Tuesday, January 17, 2012

Knitting Book Review: The Best of Knitscene

Knitting Book Review: The Best of Knitscene: A Collection of Simple, Stylish, and Spirited Knits
(2011, Interweave Press, 144 pages, 20 projects. Source: personal purchase.)

By: Lisa Schroyer

Nutshell: 100% concentrated Knitscene
Background: A couple of years ago, I started buying each issue of Knitscene as it came out. (Why Interweave hasn’t made it available for subscription yet, I just can’t fathom...) I was already a fan of its style—a little bit younger, a little bit hipper, and slightly easier constructions and techniques than Knits—and I was excited to see this book arrive.

For those of you not familiar with this lovely little mag, it began in 2005 as an occasional special-interest publication by Interweave. Based on its design sensibilities, I imagine it was an effort to target young, new, “hip” (whatever that means) knitters.

Think of it as the Skipper to Knits’ Barbie.

It has since graduated to a quarterly publication, just like Crochet and Knits, and continues to have a more current, fashion-forward sensibility both in its patterns and its editorial content. Each issue features a collection by one up-and-coming designer (Amy Herzog and Hannah Fettig were recent choices) as well as a “how to style this knitwear” feature that gives suggestions on accessories and clothing to wear to best showcase your new sweater in the most fashionable, er, fashion.

Synopsis: Lisa Schroyer, current editor of Knitscene, curates a collection of 20 “best-of” patterns from 2005-present. Patterns include: five pullovers, four cardigans, and assorted accessories (scarf, shawl, bag, mitts, vest, and socks). Additional editorial content includes “trends” features, showing the historical roots and modern uses of different types of knitting techniques and constructions (cables, fair isle, Cowichan sweaters, to name a few), plus articles and how-tos by respected knitters like Clara Parkes and Miriam Felton.

Writing Sample: A sort of uber-grandpa cardigan, your own Cowichan-inspired sweater can be a great foil for slim silhouettes, bold patterns, and sparkly fabrics. Knitscene designer Cecily Glowik MacDonald’s Indigo Banded Cardigan is a simple way to feel the Cowichan love with its creamy white base and midriff band of colorwork. Follow Hollywood star Megan Fox’s lead and throw it on over a slouchy white V-neck T-shirt. Add a pair of metal aviators and silky cargoes for a comfy travel look. Pair it with a vintage-y plaid blouse, skinny jeans, and tall boots. Wrap yourself up in one over a sequin tank dress for an offbeat glam effect. (11)

Woot: These patterns rock. I love each and every one of them, and I can see myself knitting and wearing each and every one…though likely minus the skinny jeans and metal aviators. (So far, I’ve only knit the Central Park Hoodie, which I bought as a standalone pattern when it was re-released in 2008. Here’s mine.) Clearly, Shroyer and her editorial team put a huge amount of time into selecting patterns that have been popular, have stood the test of time (relatively speaking), and will appeal to a wide variety of ability levels. They also took the time to re-photograph, re-knit (if necessary), and even re-size the patterns, as well as make sure that available yarns were substituted for those since discontinued.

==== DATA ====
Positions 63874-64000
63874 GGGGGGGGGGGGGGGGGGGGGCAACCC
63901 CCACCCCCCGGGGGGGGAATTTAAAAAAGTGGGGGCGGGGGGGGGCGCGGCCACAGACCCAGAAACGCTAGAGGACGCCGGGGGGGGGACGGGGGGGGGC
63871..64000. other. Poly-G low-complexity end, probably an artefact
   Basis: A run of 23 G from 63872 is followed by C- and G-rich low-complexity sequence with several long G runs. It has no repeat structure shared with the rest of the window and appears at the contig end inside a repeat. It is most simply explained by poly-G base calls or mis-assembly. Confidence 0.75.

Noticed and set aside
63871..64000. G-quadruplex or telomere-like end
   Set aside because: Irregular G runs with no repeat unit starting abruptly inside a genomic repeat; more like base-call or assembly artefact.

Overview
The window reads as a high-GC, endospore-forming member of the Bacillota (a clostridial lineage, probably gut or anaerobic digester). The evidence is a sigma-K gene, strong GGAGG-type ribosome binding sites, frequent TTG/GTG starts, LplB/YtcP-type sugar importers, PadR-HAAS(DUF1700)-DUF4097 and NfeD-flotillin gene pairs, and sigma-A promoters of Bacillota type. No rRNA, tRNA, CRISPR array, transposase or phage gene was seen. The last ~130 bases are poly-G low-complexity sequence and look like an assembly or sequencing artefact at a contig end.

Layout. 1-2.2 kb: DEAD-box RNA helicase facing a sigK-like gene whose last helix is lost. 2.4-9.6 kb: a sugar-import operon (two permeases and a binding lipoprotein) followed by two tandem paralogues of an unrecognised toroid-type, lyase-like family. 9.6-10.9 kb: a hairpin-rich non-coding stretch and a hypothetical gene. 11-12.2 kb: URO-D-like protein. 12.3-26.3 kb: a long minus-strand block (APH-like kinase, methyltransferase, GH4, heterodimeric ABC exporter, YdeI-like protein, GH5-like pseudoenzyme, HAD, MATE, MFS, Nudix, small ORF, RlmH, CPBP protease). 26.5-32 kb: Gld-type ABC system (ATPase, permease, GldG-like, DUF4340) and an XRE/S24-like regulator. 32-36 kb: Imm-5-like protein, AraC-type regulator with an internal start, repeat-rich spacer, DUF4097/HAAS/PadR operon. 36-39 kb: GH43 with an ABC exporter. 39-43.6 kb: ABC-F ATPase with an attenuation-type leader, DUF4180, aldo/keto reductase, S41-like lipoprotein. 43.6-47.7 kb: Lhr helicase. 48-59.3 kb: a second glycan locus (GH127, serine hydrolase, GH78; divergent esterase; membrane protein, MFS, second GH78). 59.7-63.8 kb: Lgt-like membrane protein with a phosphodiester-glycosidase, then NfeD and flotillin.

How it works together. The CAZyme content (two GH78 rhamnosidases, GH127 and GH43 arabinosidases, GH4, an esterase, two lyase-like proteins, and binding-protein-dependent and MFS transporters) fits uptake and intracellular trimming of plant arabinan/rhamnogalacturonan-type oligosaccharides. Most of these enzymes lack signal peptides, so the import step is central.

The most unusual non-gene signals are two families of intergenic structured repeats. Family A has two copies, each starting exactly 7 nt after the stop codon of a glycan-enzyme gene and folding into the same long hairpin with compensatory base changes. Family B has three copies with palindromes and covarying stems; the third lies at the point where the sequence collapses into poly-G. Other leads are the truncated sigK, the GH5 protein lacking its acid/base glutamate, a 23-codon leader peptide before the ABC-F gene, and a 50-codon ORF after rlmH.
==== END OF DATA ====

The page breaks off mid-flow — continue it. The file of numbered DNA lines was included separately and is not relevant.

My top three: The Geodesic Cardigan, the Heather Hoodie Vest, and the Tempest Beret.

Meh: Beware any publication that strives for a hip sensibility, because soon it will be unhip. The shelf life on this book may be limited. However, at $24.95 (and I got mine for less through my crafterschoice.com membership) it’s cheaper than buying all the back issues, and if even five patterns appeal to you, it’s cheaper than buying them as individual downloads.

Boo: Occasionally, the book uses, for illustrative purposes, a photo of a pattern that is not included in the collection. Mitigating this Boo: they always tell you the name of the pattern and which issue of Knitscene you can find it in. And...I feel compelled to note...no mens' patterns (although Norah Gaughan's Kenobi jacket was apparently designed for men, though it is modeled by a woman in the book.)

Audience? The youthful-feeling female knitting crowd who value classic styling with modern touches. I'd also recommend this as a gift for a new-to-intermediate knitter looking to branch out in a fashion-forward way--both the patterns and the articles would be helpful.

Sequel-worthy? Yes Indeedy! It's still worth buying each issue as it comes out, but if you're just getting started and don't want to spend the $$ for the DVDs of the back issues, this would be a lovely collection with which to begin.

I hope this review is helpful. I plan to continue to go through my shelves and highlight books—some new, some not—of interest to other knitters. Let me know in comments if there are any unanswered questions, or features you’d like me to consider adding. As with any review, my comments are intended to educate, illuminate, and entertain; your mileage may vary.
Have you read this book? What did you think?

1 comment:

Julie said...

I always forget about Knitscene (I just never see it anywhere). I wonder if the library has this...